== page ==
Relevant to this dispute, and subject to the strictures of the Trust instruments, Bob owes to Plaintiffs four categories of duties that a trustee generally owes to remainder beneficiaries.

First, Bob owes a duty to preserve the Trusts’ property. This duty flows from Plaintiffs’ presumptive interests in future rights to assets of the Trusts, and stems from Bob’s duty “act as [a] reasonable and prudent person in managing the trust.” The duty to preserve may be modified by a trust’s terms, and both Trusts modify this duty by granting Bob the discretion to invade the trust principal in limited circumstances—where Bob “deems that the funds available . . . (together with [his] funds from all other sources) are insufficient to provide properly for [his] health, education, maintenance and support.” Bob’s duty to preserve does not require him to grow or invest the Trusts’ principal; both Trusts allow the trustee to “retain all property in the original form received.” The 1986 Trust also modifies Bob’s duty to preserve by granting him the 5- and-5 Power as its current beneficiary.

Second, Bob owes a duty to act impartially in his treatment of the Trusts’ varying beneficiaries, including Plaintiffs. This duty “does not require an equal balancing of diverse interests but a balancing of those interests in a manner that shows due regard for— i.e., is consistent with—the beneficial interests and the terms and purposes of the trust.” Bob’s duty of impartiality requires only that Bob not act “on the part of one beneficiary at the expense of the others;” it does not mandate equal treatment of beneficiaries with materially different rights and interests. A trustee does not breach its fiduciary duties by pursuing a strategy to provide for the current beneficiary while preserving the corpus for a remainder beneficiary.  

Third, Bob owes a duty of disclosure, although the scope of that duty is limited given Plaintiffs’ remote beneficiary status. Generally, disclosure obligations in the trust context impose a duty to “furnish information to a beneficiary upon reasonable request.” Beneficiaries are entitled to information “including the existence of the trust, their status as beneficiaries . . . any significant change in their beneficiary status; and . . . material information needed to protect their interests.” The scope of a beneficiary’s rights under a trust dictates what constitutes information needed to protect their interests, such that “[t]he terms of a trust may alter the amount of information a trustee must give . . . and persons to whom[ ] it must be given.”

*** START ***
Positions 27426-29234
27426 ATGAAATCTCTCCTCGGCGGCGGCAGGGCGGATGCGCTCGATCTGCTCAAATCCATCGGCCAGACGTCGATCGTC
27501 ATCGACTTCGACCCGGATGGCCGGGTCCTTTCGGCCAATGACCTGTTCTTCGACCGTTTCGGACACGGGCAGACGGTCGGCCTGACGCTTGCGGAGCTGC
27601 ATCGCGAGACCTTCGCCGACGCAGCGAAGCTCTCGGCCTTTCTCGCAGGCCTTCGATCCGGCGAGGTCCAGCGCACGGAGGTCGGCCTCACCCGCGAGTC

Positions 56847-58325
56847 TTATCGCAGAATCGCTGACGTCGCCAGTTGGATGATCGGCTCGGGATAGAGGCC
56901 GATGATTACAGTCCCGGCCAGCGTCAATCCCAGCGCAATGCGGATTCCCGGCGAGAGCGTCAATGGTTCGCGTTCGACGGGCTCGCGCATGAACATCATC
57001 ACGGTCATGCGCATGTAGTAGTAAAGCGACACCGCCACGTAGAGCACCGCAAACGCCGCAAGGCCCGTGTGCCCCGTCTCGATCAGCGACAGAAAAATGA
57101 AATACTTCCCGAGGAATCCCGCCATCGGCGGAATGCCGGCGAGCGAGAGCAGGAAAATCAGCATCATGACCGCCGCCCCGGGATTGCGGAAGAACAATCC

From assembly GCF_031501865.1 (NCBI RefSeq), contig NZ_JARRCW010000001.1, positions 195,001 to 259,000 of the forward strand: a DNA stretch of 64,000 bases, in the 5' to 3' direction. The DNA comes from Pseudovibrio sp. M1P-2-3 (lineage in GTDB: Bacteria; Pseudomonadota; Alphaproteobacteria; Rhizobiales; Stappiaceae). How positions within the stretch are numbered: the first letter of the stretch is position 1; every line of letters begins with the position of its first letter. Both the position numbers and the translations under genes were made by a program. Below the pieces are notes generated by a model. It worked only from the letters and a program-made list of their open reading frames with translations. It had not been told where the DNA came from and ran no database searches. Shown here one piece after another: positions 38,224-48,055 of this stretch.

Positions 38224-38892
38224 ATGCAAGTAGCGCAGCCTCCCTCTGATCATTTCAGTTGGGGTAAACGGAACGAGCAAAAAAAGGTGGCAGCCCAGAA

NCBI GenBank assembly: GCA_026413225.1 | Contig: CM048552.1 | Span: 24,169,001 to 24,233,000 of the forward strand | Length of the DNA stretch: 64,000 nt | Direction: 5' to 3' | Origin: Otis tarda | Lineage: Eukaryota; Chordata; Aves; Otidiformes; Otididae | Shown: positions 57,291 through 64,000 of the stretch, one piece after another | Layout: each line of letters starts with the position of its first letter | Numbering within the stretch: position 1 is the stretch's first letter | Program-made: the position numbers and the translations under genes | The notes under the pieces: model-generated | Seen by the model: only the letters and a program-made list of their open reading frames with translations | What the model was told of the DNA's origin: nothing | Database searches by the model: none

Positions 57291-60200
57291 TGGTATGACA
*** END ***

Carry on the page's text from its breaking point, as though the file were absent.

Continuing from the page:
Fourth, Bob owes a duty of loyalty limiting his ability to self-deal, although that duty is also modified by the Trusts. . . . In this case, the Trusts create and therefore sanction conflicts of interests by appointing Bob as the trustee and current income beneficiary. Likewise, when the Settlors created the 1986 Trust and continued to fund it with NKS stock, Bob worked at NKS and personally owned NKS stock. Conflicts of interests inherent in this ownership scheme were therefore contemplated at the formation of the 1986 Trust.

          Specifically, the Court found that “Bob did not breach his obligations by failing to disclose the Stock Issuance. As discussed above, the Stock Issuance in no way affected Plaintiffs’ rights under the 1986 Trust. Thus, knowledge of the issuance was not necessary to protect Plaintiffs’ interests. Bob did not breach his obligations by failing to disclose changes in designations as to his successor trustee. As discussed above, Plaintiffs lack the right under the 1986 Trust to veto or replace Bob’s designated successor trustees, and disclosure of those designations was not necessary to protect Plaintiffs’ interests under the 1986 Trust.”

          Likewise, the Court found that “Bob did not breach his obligations by failing to disclose the Recapitalization, which never occurred, and which would have had no impact on Plaintiffs’ limited rights under the 1986 Trust in any event. As contemplated, the Recapitalization would have caused NKS to issue additional stock pro rata so as not to impact proportional ownership of the Company. It also would have involved Bob acting in his capacity as trustee solely to approve the transaction by voting the 1986 Trust’s NKS stock, a right Plaintiffs do not have.”

          And, the Court concluded that “Bob did not breach his obligations by failing to disclose his lifetime employment contract, his wife’s death benefits, or Ruggiero’s employment contract. The NKS employment contracts had no impact on Plaintiffs’ limited rights under the 1986 Trust . . . .”

As far as attorneys’ fees, the Court, facing Plaintiffs’ requests for fees, found that:  

As to the 1986 Trust, because this decision finds no breach of trust, Plaintiffs’ litigation produced no benefit and their request for statutory fee-shifting is denied.

As to the BST Trust, this decision does find breach warranting some recovery of attorney’s fees and expenses, although a fraction of what is requested commensurate to the level of victory achieved by Plaintiffs. As a rough estimate, Plaintiffs were successful on no more than 10% of their claims. In a generous gesture, this decision grants that 10% of Plaintiffs’ total attorneys’ fees and expenses shall be paid from the BST Trust.